Gel makes batteries better

New storage material improves the energy density of the lithium-ion battery

Battery researcher at work: Stefan Koller from the Institute for Chemical Technology of Materials with a diploma student © Lunghammer / TU Graz
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Powerful energy storage systems for the automotive industry or mobile phone batteries and notebooks that provide sufficient energy for long-term use - Graz scientists make these visions a bit more realistic: The researchers have developed a new process that makes silicon usable for lithium-ion batteries.

Its storage capacity is ten times higher than the previously used graphite and can therefore hope for significant improvements for users.

New storage materials wanted

Modern electrical appliances want more energy and the automotive industry is also longing for ever more powerful energy storage systems. The technological development in battery research has long been insufficient: "The development of the next generation requires a real revolution. We need new storage materials for lithium-ion batteries, "explains battery researcher Stefan Koller from the Institute of Chemical Technology of Materials at Graz University of Technology (TU).

Together with colleagues from science and industry, he has succeeded in developing such a carrier material for electrochemical reactions at low cost.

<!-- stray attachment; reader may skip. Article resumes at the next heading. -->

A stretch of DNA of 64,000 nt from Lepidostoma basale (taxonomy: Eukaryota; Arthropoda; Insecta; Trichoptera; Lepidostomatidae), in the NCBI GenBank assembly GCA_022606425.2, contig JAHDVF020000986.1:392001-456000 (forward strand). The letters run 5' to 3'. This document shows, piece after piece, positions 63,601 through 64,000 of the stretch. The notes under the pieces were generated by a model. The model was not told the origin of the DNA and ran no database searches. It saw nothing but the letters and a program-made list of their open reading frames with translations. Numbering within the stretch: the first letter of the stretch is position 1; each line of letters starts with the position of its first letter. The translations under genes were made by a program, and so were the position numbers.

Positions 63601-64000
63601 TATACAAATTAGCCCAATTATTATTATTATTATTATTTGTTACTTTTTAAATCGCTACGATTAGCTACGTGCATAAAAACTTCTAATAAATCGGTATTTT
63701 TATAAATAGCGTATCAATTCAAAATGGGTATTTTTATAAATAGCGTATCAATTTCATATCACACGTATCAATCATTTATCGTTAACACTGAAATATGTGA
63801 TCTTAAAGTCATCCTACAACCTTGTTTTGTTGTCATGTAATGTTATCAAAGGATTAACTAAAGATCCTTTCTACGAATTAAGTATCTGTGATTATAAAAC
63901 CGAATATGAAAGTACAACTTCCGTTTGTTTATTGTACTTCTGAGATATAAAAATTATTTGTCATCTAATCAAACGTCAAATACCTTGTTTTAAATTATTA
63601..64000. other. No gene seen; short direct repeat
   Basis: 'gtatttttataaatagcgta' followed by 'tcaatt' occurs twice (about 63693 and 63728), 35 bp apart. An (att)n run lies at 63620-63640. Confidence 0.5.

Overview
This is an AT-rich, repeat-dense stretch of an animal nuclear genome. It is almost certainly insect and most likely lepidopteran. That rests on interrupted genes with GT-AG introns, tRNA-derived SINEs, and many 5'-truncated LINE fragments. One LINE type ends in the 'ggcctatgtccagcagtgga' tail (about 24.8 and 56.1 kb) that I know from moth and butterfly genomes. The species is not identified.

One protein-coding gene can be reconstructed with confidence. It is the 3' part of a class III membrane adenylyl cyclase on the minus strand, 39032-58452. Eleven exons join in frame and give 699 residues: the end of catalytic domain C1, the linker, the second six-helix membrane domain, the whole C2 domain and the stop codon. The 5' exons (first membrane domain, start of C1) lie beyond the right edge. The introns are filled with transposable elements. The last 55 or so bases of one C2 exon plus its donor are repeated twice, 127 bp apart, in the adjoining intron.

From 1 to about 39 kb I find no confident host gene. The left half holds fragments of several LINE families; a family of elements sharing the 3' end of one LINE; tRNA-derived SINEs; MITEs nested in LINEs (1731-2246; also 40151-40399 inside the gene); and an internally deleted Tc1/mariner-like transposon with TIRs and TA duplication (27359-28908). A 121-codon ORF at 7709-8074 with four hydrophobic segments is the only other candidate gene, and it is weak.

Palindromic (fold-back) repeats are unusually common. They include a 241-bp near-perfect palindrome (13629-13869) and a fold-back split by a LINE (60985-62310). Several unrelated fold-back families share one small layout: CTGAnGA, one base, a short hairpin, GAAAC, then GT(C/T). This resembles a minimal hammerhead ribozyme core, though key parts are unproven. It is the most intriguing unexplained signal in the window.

Silicon gel on graphite

In the newly developed method, the researchers use a silicon-containing gel and apply it to graphite as the carrier material. "The graphite acts as a buffer to cushion the large volume changes of silicon during lithium-ion uptake and release, " explains Koller. display

Silicon has about ten times higher lithium-ion storage capacity than the previously commercially used graphite. The new material can thus save more than twice the amount of lithium ions with an unchanged lifetime. This technique is far more favorable than previously known, in which the silicon is deposited from the gas phase. "The challenge remains the poor storage density of the materials in the counter electrode in the entire battery, but we are also doing intensive research on this, " concludes Koller.

Process already patent pending

Their findings - developed as part of the EU project "NanoPoliBat" - have meanwhile been submitted to a patent by the researchers together with a cooperation partner.

(idw - Graz University of Technology, 29.10.2009 - DLO)